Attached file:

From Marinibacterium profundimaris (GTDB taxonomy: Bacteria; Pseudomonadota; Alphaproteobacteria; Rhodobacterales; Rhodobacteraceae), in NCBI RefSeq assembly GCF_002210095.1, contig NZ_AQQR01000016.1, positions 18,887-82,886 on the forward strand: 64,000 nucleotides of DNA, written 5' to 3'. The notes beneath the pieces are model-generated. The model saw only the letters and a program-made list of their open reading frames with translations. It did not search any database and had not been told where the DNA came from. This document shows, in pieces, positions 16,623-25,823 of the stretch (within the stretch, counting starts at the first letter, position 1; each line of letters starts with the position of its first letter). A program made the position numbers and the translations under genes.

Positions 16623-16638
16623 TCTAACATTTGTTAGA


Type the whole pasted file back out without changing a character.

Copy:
From Marinibacterium profundimaris (GTDB taxonomy: Bacteria; Pseudomonadota; Alphaproteobacteria; Rhodobacterales; Rhodobacteraceae), in NCBI RefSeq assembly GCF_002210095.1, contig NZ_AQQR01000016.1, positions 18,887-82,886 on the forward strand: 64,000 nucleotides of DNA, written 5' to 3'. The notes beneath the pieces are model-generated. The model saw only the letters and a program-made list of their open reading frames with translations. It did not search any database and had not been told where the DNA came from. This document shows, in pieces, positions 16,623-25,823 of the stretch (within the stretch, counting starts at the first letter, position 1; each line of letters starts with the position of its first letter). A program made the position numbers and the translations under genes.

Positions 16623-16638
16623 TCTAACATTTGTTAGA